Number of seats contested: 650
Number of candidates: 3,971, down slightly since 2010 but second highest since the war.
Number of women candidates: 1033, 26% the largest number and percentage of women candidates at a UK general election.
Proportion of women candidates by party: SNP, 38%; Green Party, 38%; Labour, 34%; Conservatives, 26%; Liberal Democrats 26%; Plaid Cymr, 25%; UKIP, 13%.
Party with largest increase in the number of candidates: The Green Party, 573 candidates up from 310 in 2010.
Party with the largest fall in the number of candidates: The BNP, 8 candidates compared to 325 in 2010.
|Votes||Vote Share %||Seats||Net Gain|
Turnout: 66.2%, the highest since 1997 but still the fourth lowest since 1918.
Seat with the highest turnout: Dunbartonshire East, 81.9%.
Seat with the lowest turnout: Stoke on Trent Central, 51.3%.
Average turnout in seats won by Labour: 61.8%.
Average turnout in seats won by the Conservatives: 68.7%.
Turnout was lowest in 18-24 year olds: 43%.
Turnout was highest amongst over 65s: 78%.
Spoilt ballots: 0.3%.
Number of parties winning seats: 11
Number of seats which changed hands from 2010: 111 (Gains: 50 to the SNP; 35 Conservative, 22 Labour).
Number of independent candidates winning seats: 1, Sylvia Hermon, North Down.
Most successful party: the SNP, 95% of candidates elected, compared to 51% of Conservative candidates, 37% of Labour candidates and 1.26% of Liberal Democrats candidates, 0.16% of UKIP candidates.
Number of seats won by the SNP which it did not hold in 2010: 50.
Number of seats SNP won from Labour: 40, and 10 from Liberal Democrats.
Number of seats the SNP won from the Conservatives: 0.
Number of Conservatives’ 330 seats which are in England: 318.
Third largest party in terms of votes: UKIP 3,881,099, 1 seat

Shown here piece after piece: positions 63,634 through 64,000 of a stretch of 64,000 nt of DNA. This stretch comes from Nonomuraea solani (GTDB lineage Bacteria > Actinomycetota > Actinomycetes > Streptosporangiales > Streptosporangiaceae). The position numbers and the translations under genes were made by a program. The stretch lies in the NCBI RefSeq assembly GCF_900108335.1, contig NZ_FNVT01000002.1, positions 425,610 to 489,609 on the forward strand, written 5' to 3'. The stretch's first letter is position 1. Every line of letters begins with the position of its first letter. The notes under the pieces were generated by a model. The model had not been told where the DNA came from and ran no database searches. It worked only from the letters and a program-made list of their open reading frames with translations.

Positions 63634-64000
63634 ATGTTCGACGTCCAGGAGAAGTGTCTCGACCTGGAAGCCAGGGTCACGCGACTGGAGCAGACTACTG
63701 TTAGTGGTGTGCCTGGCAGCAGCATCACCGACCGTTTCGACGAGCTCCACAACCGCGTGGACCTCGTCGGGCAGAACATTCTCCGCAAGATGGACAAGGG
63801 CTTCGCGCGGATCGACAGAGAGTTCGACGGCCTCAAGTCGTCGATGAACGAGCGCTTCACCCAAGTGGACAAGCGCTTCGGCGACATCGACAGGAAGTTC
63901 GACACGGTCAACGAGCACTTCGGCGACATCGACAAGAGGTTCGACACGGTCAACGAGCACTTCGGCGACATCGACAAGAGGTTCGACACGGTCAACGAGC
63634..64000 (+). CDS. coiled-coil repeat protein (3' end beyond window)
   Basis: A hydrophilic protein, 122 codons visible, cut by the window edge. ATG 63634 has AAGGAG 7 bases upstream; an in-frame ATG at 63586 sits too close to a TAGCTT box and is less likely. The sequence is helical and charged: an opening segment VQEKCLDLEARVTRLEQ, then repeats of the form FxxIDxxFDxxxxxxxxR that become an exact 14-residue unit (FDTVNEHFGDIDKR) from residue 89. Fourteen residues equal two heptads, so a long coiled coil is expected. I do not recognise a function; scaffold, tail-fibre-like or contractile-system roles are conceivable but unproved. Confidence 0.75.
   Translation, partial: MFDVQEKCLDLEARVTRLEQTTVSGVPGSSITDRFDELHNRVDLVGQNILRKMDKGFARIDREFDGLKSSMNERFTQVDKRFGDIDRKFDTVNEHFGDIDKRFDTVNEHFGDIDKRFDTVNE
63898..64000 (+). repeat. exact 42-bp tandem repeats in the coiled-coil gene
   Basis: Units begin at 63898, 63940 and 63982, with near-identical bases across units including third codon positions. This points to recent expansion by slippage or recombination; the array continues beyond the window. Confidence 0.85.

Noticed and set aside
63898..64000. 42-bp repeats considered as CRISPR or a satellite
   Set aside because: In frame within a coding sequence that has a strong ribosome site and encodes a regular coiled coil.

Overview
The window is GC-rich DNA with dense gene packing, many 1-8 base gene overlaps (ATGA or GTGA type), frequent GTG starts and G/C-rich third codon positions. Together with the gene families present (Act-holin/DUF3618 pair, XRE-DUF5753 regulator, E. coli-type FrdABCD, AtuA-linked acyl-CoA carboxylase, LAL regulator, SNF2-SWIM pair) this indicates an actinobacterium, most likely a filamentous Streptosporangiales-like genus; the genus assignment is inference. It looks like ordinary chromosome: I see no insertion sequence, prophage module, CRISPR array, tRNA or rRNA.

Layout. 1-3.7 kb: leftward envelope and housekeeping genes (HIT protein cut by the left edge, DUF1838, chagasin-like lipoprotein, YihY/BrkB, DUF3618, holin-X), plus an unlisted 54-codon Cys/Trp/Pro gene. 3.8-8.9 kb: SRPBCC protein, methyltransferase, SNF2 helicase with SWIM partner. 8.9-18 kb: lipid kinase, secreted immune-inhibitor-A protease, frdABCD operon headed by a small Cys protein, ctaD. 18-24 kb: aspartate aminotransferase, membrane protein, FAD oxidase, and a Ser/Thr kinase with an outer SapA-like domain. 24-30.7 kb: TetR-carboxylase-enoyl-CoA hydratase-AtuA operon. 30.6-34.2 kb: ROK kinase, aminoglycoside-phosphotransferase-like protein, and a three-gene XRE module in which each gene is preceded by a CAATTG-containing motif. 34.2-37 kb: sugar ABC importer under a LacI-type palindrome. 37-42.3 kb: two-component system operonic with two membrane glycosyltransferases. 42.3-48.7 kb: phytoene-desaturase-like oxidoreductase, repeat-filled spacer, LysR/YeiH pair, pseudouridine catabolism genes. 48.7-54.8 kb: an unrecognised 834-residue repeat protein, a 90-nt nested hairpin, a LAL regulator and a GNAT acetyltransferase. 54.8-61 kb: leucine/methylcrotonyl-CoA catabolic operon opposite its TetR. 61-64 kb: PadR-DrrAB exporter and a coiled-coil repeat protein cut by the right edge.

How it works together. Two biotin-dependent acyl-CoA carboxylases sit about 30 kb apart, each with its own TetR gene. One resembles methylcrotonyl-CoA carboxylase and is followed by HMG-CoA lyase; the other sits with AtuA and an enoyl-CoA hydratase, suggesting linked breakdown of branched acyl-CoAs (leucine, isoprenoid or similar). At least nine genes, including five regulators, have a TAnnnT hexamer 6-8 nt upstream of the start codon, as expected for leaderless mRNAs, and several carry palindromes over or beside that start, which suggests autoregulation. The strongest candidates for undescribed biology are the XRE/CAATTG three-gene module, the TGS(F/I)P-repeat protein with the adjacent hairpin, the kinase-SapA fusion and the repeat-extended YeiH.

Thirds largest party in terms of seats: SNP 56 seats, 1,454,436 votes.
Number of £500 deposits lost by the Liberal Democrats: 340 out of 631 (£170,000), up from 0 in 2010.
Share of the vote & seats
Share of the vote for parties other than the Conservatives: 63.1%.
Share of the vote going to parties other than Conservative, Labour and Liberal Democrat: 24.9%, a record.
Share of the vote going to parties other than Conservative, Labour, Liberal Democrat and SNP: 20.1%.
Proportion of votes which went to losing candidates: 50%.
Share of the vote won by SNP in Scotland: 50%.
Share of seats won by SNP in Scotland: 95%.
Share of the vote won by the Conservatives in England: 40.9%.
Share of seats won by the Conservatives in England: 59.6%.
Share of the vote won by the Conservatives in Scotland: 14.9%, the lowest of any government since 1945.
Share of the vote won by the Conservatives in Wales: 27.2%, the lowest of any government since 1945.
The party with the largest share of the vote and the lowest number of seats: UKIP 12.6% of the vote, 0.15% of seats (1 seat).
Average number votes per MP elected for UKIP: 3,881,099.
Average number of votes per MP elected for the Conservatives: 34,243.
Majorities, marginal & safe seats
Conservative majority: 11, the fifth smallest majority at a general election since the war, the smallest Conservative majority at a general election since 1852.
The seat with the smallest majority: 27, Byron Davies, Conservative, Gower.
The seat with the largest majority: 34,655, George Howarth, Labour, Knowsley.
Seat won with largest share of the vote: Liverpool Walton, Lab, Steve Rotheram, 72.3%.
Seat won with the smallest share of the vote: South Belfast, Dr Aliasdair McDonnell, SDLP, 24.5%.
Number of MPs elected with more than 50% of the vote: 331.
Number of MPs elected by more than 50% of the total electorate in their constituency: 3.
Number of MPs elected with less than 30% of the total electorate in their constituency: 191.
Number of women elected: 191, 29% of the House of Commons, up from 141 (22%) in 2010.
Number of BME MPs: 41, 6%, up from 27 (4%) in 2010.
Average age of MPs elected in 2015: 51.
Age of youngest MP elected: 20, Mhairi Black, SNP, Paisley and Renfrewhshire South.
Age of oldest MP elected: 84, Sir Gerald Kaufman, Lab, Manchester Gorton.
Number of MPs elected who had never been MPs before: 177 (73 Con, 50 Lab, 49 SNP, 5 others).
Number of MPs from the previous Parliament who were re-elected: 468.
Number of returning MPs who had not sat in the previous parliaments: 5.
Number of University of Lincoln graduates elected: 2, Martin Vickers (Politics, 2004), Con, Cleethorpes; Andrea Jenkyns (International Relations and Politics, 2014), Con, Morley and Outwood.
Members of the House of Lords elected: 0.
Members of the House of Lords created since the election: 59 (as of 11 November 2015).
This post draws on a number of sources, most notably: the BBC general election results page; the House of Commons Library Research Briefing on the General Election, 2015; the Electoral Reform Society paper, The 2015 General Election: a voting system in crisis by Jess Garland & Chris Terry; and the House of Commons Library Research Briefing on Women in Parliament and Government.